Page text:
There's no One True Answer, of course, but what would you do?

    Current Mood: irritated
    Sunday, October 3rd, 2004
    6:07 pm
    Greenspun on CS education
    Philip Greenspun usually makes sense. His latest article on problems in current CS education compared to market needs is sensible and worth reading. To a great degree, it applies to Israeli CS education as well.
    Monday, August 2nd, 2004
    7:22 am
    Some relief
    Taught myself the Scheme language in 10 minutes. It really is that simple (at core, which is the whole idea, of course).

    I feel much better!

    Current Mood: relieved
    Sunday, August 1st, 2004
    9:40 pm
    The hacker blues again
    And once again I am seized by a fierce passion for hacking. It consists of two parallel desires: one is to code interesting software, the other is to educate myself in some of the disciplines I lack (e.g. Lisp [with SICP], modern assembly [a-la Steve Gibson], Linux and NT kernel programming, serious Perl).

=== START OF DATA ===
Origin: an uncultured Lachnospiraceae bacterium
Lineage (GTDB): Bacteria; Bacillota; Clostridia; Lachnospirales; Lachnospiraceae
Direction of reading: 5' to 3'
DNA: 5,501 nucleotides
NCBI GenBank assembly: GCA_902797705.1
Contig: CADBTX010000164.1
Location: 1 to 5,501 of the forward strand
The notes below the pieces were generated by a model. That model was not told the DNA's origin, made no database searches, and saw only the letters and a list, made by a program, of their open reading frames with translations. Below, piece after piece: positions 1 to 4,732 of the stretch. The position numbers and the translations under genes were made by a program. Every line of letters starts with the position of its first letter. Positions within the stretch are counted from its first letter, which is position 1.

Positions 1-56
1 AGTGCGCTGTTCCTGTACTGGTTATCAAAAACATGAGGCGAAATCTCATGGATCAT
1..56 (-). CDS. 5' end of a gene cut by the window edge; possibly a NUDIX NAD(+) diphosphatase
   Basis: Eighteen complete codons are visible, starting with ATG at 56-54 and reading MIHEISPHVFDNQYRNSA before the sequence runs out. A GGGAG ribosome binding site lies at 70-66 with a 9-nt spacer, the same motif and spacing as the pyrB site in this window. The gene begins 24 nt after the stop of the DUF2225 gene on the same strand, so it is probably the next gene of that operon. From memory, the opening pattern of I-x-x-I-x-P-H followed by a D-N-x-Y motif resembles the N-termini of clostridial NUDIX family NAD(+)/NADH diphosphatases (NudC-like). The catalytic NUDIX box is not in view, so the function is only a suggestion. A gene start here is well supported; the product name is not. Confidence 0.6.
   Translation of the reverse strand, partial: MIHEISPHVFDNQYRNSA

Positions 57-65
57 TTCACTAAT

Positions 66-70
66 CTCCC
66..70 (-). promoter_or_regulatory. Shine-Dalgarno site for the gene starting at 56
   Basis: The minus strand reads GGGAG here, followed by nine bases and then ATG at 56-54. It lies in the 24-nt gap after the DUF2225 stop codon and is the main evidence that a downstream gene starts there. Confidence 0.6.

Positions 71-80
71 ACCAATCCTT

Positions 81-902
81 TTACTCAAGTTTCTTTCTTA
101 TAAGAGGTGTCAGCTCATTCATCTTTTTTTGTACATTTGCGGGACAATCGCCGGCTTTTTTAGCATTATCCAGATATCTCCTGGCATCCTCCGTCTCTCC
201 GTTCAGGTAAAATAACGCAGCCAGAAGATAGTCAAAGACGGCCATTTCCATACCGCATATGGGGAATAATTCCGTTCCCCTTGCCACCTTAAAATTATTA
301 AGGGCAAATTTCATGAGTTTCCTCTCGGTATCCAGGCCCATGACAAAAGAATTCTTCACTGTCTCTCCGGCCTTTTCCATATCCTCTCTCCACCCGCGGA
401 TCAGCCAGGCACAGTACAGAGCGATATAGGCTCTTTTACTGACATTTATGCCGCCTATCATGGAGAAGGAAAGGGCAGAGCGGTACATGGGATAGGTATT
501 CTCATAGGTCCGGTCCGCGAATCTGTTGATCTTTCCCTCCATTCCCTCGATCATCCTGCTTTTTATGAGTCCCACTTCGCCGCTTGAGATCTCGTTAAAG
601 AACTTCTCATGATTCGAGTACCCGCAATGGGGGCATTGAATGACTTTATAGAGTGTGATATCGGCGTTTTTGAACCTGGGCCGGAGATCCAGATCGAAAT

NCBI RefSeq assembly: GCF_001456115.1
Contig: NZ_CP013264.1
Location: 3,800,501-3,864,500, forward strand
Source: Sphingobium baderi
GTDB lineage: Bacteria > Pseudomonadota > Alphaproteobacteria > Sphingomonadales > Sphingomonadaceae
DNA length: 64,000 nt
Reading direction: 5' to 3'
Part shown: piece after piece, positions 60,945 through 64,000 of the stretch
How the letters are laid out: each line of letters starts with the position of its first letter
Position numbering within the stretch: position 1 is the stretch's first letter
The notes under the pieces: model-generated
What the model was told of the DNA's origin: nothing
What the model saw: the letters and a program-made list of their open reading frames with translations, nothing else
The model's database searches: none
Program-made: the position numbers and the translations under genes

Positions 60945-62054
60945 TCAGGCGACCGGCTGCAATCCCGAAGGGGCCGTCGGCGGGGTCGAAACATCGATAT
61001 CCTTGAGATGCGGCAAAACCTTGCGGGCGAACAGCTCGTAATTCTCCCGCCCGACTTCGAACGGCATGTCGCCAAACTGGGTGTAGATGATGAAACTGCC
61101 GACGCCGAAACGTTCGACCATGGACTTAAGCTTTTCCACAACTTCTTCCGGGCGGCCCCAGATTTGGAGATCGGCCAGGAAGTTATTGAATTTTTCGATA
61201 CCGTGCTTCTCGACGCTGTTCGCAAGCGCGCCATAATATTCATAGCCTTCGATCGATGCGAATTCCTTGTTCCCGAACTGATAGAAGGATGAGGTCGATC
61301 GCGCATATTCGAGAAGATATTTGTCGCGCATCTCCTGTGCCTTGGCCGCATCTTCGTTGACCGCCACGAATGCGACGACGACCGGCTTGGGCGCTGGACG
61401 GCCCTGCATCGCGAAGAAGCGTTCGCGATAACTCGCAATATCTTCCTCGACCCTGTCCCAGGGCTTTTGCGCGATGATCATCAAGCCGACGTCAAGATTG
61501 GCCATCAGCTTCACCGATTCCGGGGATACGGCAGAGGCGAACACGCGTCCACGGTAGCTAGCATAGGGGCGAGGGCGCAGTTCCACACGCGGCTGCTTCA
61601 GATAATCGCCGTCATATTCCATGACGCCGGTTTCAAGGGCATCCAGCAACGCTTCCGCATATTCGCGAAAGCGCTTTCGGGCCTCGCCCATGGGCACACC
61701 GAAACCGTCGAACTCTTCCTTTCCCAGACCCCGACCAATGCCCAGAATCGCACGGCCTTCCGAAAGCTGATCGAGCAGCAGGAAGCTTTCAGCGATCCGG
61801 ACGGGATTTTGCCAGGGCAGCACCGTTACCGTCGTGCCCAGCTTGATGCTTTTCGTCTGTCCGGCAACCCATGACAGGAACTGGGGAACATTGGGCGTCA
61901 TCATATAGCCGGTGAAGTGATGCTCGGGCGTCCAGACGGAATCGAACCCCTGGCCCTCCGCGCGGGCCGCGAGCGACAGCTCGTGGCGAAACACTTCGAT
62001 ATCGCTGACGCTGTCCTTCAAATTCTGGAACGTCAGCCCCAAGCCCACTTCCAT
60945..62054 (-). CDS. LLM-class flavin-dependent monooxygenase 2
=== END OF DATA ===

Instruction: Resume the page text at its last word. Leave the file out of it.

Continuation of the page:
It happens periodically; I never find the time. :(

    Current Mood: frustrated
    Monday, July 5th, 2004
    11:56 am
    Outlook Sucks, episode 2114
    The company I work for has moved to a new Exchange Server machine. For some reason, our illustrious <*cough*> sysadmin chose not to preserve the NETBIOS name of the old machine (imaginatively called 'EXCHANGE'), although the new server has the same IP address as the old one.

    My Outlook displays a polite error message upon startup, complaining that its server disappeared. I am allowed to click Ok; I do. The message-box disappears, and so does the outlook.exe process. Thank you for playing, come again!